Paparazzi plus public relations: Celebrity romances

Rapper Machine Gun Kelly and actress Megan Fox, now engaged. Photo courtesy of Getty Images.


In the age of digital information and social media engagement, it seems as if anything can be marketed to an audience. Brands, clothing, animals — even love. Staged celebrity romances — commonly referred to as “public relations stunts” or “PR relationships” — offer a novel formula for increased media attention, social media engagement and possible money-making. 

There are multiple possible motivations for a public figure to enter a heavily publicized romantic relationship. The first is that collaborators on a common project may enter romantic relationships to draw increased attention and traffic revenue — direct screen to stage consumption — to their project as a form of advertisement. For example, some fans have speculated that a recently revealed romantic relationship between Marvel movie stars Tom Holland and Zendaya is staged, in order to promote ticket sales for the recent release of “Spider-Man: No Way Home,” which stars the pair as the leading couple.

Adeline Stavros, a senior youth and community development major, has noticed this phenomenon in a particular celebrity example recently.  

Harry Styles and Olivia Wilde come to mind,” Stavros said. “They were co-workers first, and then when they started dating I saw a lot of fan reactions and general pop culture attention towards that relationship and the projects they collaborated on.” 

Jessica Hutzel, a first-year pre-pharmacy student, recalls past instances of screen-to-stage sweethearts. 

“I remember Zac Efron and Vanessa Hudgens as Gabriella and Troy,” Hutzel said. “I felt like they were together as a couple but only for the moment that they were making the [High School Musical] movies to sell the plot more.”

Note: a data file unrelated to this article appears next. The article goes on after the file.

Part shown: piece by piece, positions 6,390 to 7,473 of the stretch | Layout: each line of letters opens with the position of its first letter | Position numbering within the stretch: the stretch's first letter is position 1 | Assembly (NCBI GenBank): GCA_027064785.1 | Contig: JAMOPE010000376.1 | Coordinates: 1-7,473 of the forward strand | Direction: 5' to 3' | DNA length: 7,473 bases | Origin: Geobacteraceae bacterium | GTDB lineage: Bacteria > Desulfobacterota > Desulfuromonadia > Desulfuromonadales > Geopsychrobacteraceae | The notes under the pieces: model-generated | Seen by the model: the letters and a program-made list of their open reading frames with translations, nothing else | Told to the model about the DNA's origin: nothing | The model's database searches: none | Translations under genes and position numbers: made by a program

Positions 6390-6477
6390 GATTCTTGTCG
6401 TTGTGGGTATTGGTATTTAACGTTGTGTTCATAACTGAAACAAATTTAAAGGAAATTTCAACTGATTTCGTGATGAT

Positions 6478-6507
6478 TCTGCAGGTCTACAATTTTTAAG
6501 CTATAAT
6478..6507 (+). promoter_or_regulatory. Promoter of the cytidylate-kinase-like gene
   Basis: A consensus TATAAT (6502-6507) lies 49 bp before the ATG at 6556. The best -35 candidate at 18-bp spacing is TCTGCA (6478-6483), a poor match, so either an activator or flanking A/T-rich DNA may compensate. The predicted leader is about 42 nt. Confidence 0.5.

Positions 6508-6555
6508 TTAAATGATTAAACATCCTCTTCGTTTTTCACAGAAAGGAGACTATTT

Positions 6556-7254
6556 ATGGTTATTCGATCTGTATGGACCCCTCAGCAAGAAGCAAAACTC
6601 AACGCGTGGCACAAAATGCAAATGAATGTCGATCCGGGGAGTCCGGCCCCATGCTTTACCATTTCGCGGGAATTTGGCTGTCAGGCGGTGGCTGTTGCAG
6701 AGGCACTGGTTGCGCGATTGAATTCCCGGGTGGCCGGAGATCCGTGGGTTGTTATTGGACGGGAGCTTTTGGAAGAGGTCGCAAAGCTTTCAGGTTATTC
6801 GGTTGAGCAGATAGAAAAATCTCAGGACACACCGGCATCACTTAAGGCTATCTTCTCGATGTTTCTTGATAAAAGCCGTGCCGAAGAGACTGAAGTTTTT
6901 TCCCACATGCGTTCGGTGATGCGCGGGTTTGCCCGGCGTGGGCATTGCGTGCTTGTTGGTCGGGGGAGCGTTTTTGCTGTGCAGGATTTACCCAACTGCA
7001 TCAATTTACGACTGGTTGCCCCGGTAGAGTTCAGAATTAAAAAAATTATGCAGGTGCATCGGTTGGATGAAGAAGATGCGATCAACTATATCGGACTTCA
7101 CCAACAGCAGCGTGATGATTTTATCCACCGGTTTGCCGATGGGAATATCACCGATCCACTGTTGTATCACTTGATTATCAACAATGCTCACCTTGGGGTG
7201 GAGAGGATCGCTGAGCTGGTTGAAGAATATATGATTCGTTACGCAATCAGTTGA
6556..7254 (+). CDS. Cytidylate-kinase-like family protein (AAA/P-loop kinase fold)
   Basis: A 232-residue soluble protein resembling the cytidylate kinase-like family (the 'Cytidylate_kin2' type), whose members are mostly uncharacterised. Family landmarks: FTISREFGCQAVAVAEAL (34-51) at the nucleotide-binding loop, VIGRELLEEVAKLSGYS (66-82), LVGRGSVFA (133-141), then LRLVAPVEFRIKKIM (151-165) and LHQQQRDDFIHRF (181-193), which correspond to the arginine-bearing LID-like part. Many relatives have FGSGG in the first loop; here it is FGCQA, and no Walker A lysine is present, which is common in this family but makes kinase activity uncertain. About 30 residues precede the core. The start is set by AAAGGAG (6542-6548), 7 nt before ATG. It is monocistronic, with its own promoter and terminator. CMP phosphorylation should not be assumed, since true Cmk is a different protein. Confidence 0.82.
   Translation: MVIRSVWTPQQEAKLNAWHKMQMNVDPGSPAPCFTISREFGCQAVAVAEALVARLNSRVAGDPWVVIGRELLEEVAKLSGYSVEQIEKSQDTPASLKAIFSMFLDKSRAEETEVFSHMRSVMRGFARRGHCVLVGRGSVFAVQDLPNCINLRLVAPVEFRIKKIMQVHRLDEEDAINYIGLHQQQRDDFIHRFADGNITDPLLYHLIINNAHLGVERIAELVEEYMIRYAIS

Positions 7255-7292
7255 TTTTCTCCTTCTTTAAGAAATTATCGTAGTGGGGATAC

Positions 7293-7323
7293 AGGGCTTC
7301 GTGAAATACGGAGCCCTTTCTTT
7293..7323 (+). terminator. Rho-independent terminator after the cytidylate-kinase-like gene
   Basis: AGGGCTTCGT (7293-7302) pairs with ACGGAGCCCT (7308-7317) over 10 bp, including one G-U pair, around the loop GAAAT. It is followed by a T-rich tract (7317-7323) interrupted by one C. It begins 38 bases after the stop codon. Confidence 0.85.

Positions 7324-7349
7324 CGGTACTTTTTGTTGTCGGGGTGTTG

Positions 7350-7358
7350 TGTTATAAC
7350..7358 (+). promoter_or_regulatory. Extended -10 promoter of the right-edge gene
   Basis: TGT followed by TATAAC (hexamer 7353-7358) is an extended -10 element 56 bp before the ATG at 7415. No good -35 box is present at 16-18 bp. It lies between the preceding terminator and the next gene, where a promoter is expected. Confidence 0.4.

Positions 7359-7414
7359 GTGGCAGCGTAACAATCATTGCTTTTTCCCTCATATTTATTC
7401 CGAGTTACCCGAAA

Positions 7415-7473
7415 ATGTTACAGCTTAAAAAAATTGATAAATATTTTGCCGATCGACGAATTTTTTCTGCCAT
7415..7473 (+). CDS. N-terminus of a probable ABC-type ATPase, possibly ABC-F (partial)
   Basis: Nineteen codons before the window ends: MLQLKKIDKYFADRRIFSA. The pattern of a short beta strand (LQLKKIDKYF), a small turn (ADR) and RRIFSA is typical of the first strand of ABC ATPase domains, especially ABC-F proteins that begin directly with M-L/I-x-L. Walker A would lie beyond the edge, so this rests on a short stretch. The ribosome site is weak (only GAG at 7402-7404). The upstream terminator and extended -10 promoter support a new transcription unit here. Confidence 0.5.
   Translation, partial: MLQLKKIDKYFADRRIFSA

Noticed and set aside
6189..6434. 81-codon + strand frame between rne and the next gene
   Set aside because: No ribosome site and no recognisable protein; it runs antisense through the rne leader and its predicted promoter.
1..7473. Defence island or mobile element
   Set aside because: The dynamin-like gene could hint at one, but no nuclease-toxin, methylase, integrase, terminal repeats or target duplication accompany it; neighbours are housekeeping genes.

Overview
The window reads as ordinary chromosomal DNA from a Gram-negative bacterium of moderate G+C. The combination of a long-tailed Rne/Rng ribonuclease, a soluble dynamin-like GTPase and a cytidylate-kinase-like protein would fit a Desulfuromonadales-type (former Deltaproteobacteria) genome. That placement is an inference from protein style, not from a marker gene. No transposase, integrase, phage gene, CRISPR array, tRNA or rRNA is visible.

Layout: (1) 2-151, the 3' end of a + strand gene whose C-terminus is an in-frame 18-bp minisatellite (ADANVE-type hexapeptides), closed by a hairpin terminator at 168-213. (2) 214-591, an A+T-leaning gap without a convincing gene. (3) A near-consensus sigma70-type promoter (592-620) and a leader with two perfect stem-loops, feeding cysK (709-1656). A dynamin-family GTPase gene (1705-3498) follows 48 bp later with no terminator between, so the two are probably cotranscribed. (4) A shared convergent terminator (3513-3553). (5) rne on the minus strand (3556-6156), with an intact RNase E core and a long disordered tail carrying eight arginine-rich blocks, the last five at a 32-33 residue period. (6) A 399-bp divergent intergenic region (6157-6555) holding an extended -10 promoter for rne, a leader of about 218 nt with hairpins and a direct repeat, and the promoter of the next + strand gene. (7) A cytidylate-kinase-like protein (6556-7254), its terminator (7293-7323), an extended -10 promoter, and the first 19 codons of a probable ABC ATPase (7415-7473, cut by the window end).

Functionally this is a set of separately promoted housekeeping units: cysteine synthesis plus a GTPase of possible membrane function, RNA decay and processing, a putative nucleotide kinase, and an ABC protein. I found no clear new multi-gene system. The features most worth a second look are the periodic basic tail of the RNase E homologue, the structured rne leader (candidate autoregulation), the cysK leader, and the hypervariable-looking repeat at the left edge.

Such collaborations also yield further speculation regarding the product or project being promoted by the parties in the relationship, especially after its release. The “hindsight effect” — consumers often view a product through an altered lens after absorbing new information outside of textual or authorial intentions — can be pushed by PR relationships, leading fans to search for hidden meanings behind content given to them and thus generate further engagement and revenue. 

Another reason for manufactured public relations stunts is damage control, particularly in the case that one party participating in the relationship has recently endured a scandal or controversy that requires image improvement or public-facing rebranding. The recent developments in the relationship — and now engagement — of rapper Machine Gun Kelly and actress Megan Fox have garnered mass media attention and social media scandal, following public scrutiny for past racist and pedophilic remarks on Kelly’s part.